4 Types of Monero Wallets: Pros and Cons
If you’re familiar with Monero (XMR), then you know that the cryptocurrency is a lot like cash. You can exchange Monero coins for goods and services in the same way you would cash — no identifying information needed to complete the transaction. And just like cash, Monero coins can be kept in a wallet — an XMR Monero wallet, to be specific.Monero wallets, like many other cryptocurrency wallets, come in a variety of forms, each with their own pros and cons. Here are four such types of Monero wallets, and the pros and cons of each type.
1. Online Wallets
Online wallets store your Monero coins for access online. Whilst online wallets are by far the easiest and most accessible type of Monero wallets, some online wallets are less secure than others. One of the most secure online wallets available today is the XMR Wallet. It’s a 100% client-side app that’s open source, completely free and requires no registration.
Pros: Online wallets require no downloading or installation on your PC and can be accessed from a mobile or desktop browser.
Cons: Online wallets can only be accessed through an internet connection, and some online wallets are less secure than others.
2. Hardware Wallets
Hardware wallets are physical wallets that store cryptocurrency like Monero on a hardware device. Hardware wallets are some of the most secure wallets available on the market today, but there’s just one caveat: currently, there are very few hardware wallets designed to store Monero. Still, as the Monero cryptocurrency continues to see a surge in use, more hardware wallets are being developed for XMR.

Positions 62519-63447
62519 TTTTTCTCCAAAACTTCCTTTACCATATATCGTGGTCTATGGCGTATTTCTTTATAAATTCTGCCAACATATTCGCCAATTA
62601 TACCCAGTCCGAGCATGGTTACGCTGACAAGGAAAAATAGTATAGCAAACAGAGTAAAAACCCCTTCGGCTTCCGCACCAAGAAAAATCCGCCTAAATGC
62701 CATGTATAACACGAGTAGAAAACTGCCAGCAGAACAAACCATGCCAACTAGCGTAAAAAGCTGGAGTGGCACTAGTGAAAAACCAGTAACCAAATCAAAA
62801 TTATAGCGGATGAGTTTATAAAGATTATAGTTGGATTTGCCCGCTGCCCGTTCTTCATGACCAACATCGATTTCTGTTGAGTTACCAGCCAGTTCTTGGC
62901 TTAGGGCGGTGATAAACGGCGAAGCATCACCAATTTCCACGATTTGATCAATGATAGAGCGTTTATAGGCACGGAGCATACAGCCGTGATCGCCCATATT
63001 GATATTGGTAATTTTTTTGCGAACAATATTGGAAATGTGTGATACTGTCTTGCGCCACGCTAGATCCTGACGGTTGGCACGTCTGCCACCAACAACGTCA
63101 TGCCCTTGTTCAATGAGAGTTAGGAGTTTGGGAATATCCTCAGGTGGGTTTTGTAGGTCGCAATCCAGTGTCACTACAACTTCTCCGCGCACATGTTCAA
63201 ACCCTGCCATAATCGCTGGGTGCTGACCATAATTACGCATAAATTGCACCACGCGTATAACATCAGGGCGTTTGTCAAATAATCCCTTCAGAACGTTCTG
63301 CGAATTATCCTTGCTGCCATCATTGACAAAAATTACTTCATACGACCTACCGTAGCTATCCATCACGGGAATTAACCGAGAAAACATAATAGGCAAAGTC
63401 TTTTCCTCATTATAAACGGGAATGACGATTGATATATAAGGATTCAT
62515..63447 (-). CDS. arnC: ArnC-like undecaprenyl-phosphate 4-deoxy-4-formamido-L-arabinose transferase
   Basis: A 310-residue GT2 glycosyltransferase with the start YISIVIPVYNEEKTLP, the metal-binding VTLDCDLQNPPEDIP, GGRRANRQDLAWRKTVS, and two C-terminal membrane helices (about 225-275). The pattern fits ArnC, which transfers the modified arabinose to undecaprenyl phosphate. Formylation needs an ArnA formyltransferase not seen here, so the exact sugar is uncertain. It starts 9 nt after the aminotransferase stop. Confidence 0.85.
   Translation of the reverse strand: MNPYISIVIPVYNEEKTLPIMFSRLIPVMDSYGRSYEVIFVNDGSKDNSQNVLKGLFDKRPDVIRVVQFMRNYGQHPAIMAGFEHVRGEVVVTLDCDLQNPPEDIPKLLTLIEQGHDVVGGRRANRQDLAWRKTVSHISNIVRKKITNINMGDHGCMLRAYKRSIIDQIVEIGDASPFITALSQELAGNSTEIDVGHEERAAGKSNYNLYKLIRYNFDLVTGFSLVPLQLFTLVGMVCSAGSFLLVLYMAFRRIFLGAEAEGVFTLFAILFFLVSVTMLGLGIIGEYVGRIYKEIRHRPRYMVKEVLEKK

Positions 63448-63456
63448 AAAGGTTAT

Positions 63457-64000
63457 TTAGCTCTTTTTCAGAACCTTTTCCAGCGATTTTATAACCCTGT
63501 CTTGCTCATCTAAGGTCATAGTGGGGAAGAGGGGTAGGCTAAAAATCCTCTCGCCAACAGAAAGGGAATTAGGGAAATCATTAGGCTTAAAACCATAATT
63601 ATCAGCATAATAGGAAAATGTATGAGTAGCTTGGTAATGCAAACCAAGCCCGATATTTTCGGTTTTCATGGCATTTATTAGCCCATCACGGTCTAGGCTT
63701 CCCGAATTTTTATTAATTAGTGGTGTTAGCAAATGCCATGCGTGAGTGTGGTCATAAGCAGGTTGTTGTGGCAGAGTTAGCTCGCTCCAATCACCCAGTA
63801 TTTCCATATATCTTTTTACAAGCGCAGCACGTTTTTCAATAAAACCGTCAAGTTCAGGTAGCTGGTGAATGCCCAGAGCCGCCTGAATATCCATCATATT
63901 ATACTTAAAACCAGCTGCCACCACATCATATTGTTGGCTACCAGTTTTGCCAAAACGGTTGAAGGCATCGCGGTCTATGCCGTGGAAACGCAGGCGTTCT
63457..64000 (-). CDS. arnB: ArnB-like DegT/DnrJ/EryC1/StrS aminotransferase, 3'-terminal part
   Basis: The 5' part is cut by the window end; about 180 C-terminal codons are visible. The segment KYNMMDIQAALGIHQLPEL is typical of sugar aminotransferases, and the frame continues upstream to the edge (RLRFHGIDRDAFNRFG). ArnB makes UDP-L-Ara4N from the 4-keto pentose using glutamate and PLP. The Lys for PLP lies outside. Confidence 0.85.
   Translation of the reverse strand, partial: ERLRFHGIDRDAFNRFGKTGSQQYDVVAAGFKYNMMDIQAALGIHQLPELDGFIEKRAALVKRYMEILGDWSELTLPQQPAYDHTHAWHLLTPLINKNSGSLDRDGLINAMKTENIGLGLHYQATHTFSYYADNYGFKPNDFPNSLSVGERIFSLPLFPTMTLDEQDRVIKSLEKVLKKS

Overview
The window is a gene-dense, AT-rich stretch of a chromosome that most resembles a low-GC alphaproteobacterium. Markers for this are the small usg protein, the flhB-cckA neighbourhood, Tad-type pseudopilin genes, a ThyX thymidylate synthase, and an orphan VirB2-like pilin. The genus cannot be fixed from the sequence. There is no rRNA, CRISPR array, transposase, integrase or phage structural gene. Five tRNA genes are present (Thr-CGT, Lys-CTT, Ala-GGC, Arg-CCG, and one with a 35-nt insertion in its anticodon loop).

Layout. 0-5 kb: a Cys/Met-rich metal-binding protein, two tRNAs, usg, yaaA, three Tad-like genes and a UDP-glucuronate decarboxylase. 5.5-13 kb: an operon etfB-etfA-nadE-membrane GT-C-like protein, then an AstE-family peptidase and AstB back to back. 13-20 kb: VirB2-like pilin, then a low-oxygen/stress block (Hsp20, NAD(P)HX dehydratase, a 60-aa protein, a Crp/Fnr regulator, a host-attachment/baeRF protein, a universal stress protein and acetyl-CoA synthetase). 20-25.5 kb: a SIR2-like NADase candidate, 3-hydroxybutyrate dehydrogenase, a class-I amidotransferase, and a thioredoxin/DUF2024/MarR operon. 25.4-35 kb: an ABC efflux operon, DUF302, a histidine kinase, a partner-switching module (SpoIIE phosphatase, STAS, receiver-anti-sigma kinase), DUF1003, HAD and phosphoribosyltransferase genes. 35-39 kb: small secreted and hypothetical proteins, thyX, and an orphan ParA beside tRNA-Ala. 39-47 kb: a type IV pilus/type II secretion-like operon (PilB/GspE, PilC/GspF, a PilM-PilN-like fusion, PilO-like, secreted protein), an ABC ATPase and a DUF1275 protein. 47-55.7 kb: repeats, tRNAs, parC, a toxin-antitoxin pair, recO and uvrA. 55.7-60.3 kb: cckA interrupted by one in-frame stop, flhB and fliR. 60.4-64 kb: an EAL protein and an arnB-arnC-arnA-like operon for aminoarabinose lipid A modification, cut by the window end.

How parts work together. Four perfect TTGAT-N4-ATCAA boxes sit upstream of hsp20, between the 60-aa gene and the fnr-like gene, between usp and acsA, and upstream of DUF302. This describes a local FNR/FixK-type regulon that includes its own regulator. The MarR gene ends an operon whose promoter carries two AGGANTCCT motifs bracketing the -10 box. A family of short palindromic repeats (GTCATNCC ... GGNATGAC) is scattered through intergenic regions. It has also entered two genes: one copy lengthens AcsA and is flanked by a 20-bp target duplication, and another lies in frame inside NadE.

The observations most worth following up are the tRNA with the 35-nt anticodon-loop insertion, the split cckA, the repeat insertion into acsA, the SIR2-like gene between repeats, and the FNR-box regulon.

Pros: Because hardware wallets are physical objects not connected to a particular network, they are virtually immune to hacking and other such software vulnerabilities.
Cons: There currently aren’t very many hardware wallets that offer Monero storage support and are therefore virtually non-existent — although that’s set to change.
3. Paper Wallets
Paper wallets are exactly what their name implies: a piece of paper with your individual Monero seed written or typed on it, which acts as a storage unit for your Monero coins offline. Sometimes referred to as ‘cold storage wallets’, paper wallets are relatively safe and not vulnerable to hacking. However, there’s a lot to be found lacking in a paper wallet — the inconvenience of exchanging money notwithstanding.
Pros: Paper wallets are stored offline and are therefore unreachable by viruses or other such malware.
Cons: Paper wallets are stored offline, on a physical piece of paper, which can be lost or damaged quite easily. What’s more, because Monero must be restored back online in order to exchange, you’ll be charged a fee each time you want to use your Monero funds.
4. Desktop Wallets
Desktop wallets are downloaded to your computer and store your Monero coins on your PC. Whilst safer than some online wallets, desktop wallets are still somewhat vulnerable to malware. They also require an allotted amount of storage space.
Pros: Desktop wallets allow for a great deal of security compared to other wallet types.
Cons: Desktop wallets can only be accessed from the computer on which the wallet is installed, which adds an element of inconvenience.
As you can see, each type of Monero wallet has its own set of pros and cons, but the most popular is the online wallet. If you’re looking for the safest, most secure online wallet available today, check out XMR Wallet.